Don't be a Hero
A glutton's guide to asking for help.
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There’s a fine line between courage and gluttony.
One time I wrote a product roadmap while simultaneously potty-training a two-year-old and caring for my pregnant wife on bed rest. In moments like these, concepts like ‘excess’ get a bit…fuzzy.
When you raise kids while building a business, you get good at stunts like this. Over time, a strange type of bravado creeps in that feels like invincibility. You are now a badged member of the Get Shit Done Club, the Batman to your own personal Gotham City.
No challenge is too daunting.
No conditions are too perilous.
“I will get it done.”
We fancy ourselves brave. On most days, however, we more closely resemble Mr. Creosote than the Caped Crusader.
Mr. Creosote was the preposterously obese character in Monty Python’s The Meaning of Life. He enters a French restaurant and proceeds to devour every item on the menu. At the end of the meal, the restaurant’s maître d’, famously offers Creosote a mint. Creosote, having just stuffed himself with a literal mountain of food, refuses. The maître d insists, “It’s only wafer-thin.” Creosote relents. He eats the mint, an ominous rumbling is heard, and he explodes.
Like the rotund Creosote, I too have a hard time saying ‘no.’ Each day, I gorge on meetings, projects, and an endless stream of requests to help put out this fire or that. Even when it seems impossible to take on more, I do precisely that. Feeding from the trough of Slack, wondering which bite will be the one that makes my head detonate.
This is no good for anyone.
A lot of people depend on me to keep my head in one piece: my family, my team, my investors. It’s my job to keep cool, find solutions, persevere, and lead.
When you’re a leader, small fires are extinguished every day without your knowledge. Only the most diabolical bastards of the lot find their way into your inbox. At that point, it’s your job to lead the way and help light the path forward. This will inevitably command a significant amount of your time and attention. You won’t have the luxury of passing the buck.
The same is true on the homefront. The problems are just more mundane.
A breakfast needs to be made.
A diaper needs to be changed.
A three-year-old is screaming and throwing toy trucks at your head.
Assuming you view parenthood as a team sport, there is no backing out. Like Mr. Creosote, when you’re served more, you grab your fork.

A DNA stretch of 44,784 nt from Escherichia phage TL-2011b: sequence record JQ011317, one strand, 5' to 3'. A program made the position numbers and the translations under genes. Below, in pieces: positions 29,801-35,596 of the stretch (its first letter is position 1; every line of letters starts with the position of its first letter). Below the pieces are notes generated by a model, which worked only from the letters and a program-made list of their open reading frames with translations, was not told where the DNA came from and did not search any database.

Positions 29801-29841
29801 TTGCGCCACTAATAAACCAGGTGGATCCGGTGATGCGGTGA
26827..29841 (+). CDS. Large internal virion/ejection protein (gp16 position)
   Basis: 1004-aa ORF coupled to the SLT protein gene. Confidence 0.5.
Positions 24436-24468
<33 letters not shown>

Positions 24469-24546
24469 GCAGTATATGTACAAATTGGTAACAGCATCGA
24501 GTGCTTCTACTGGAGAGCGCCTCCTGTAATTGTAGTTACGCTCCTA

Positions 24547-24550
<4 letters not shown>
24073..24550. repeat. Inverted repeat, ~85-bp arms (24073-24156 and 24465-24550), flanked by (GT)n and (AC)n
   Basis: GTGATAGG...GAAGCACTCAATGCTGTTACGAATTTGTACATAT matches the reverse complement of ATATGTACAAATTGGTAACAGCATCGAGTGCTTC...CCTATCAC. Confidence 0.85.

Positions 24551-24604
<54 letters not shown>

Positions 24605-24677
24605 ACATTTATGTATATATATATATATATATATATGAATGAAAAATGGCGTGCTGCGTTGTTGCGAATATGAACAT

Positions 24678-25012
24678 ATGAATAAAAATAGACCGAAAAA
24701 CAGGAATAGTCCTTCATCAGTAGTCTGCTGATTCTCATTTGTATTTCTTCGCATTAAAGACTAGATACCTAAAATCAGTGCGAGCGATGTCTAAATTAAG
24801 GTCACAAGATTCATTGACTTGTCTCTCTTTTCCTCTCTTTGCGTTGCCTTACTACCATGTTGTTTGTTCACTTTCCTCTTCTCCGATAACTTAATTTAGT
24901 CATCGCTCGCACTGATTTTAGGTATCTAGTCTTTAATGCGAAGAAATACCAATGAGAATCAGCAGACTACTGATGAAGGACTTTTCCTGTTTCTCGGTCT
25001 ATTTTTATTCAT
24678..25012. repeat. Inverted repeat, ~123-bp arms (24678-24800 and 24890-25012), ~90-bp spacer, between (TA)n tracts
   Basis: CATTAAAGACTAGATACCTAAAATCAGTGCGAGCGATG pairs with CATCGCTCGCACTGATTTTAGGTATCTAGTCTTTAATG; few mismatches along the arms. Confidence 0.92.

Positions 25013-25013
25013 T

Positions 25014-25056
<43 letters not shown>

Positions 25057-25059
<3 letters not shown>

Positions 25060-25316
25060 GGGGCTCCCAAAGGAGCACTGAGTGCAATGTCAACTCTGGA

This is a slippery slope of the worst sort. You will start taking on more than you can handle. Over time, it will wear you down. Symptoms include pangs of anxiety at vibrating phones, difficulty speaking in complete sentences, and an attention span shorter than your average TikTok video. You will be, in a word, ineffective.
To make matters worse, your partner and colleagues probably won’t notice the cracks in your armor. They simply see you as their helper and will now, innocently and reflexively, bring you more. Left unchecked, this behavior will drive you to the nuthouse and your company into the ground.
None of this happens through any malice. People want to do right by their teammates and partners, address the challenges at hand, and help one another. But you can’t be both a leader and a savior. Weighing yourself down with everyone else’s burdens will grind your personal and professional growth to a halt.
You also can’t solve this problem by “setting clear priorities and empowering others.” In a startup, empowering others isn’t enough. There is simply too much that has to be done right now. You either share the load or pivot to a sole-proprietorship.
The same thing goes for your family. Try ‘empowering’ your partner to pick up all these toys on the floor and see where that gets you.
And yet, you can’t live like this forever. You have to have space to maintain your mental well-being if you’re going to perform at a high level. More accurately, you have to manufacture that space.
You have to ask for help.
That’s easier said than done. Startups are magnets for problem-solvers. The promise of unpredictable new challenges is the juice. Rushing headlong into the fire becomes not second nature, but first. It takes deliberate action to make real change.
So, to my fellow gluttons out there, here is my challenge to you. For the next week, I want you to find some way to ask for help every day. This could be something large, like handing off ownership of an important project to a member of your team, or something small, like asking your partner for 15 minutes to just be with yourself. The size of the ask is unimportant. What matters is that you break the habit of bearing everyone else’s burdens and start creating a more healthy balance.
Remember that your time and attention are zero-sum. You never know which task is that “wafer-thin” push over the edge.
You have to save yourself before you can help the people of Gotham.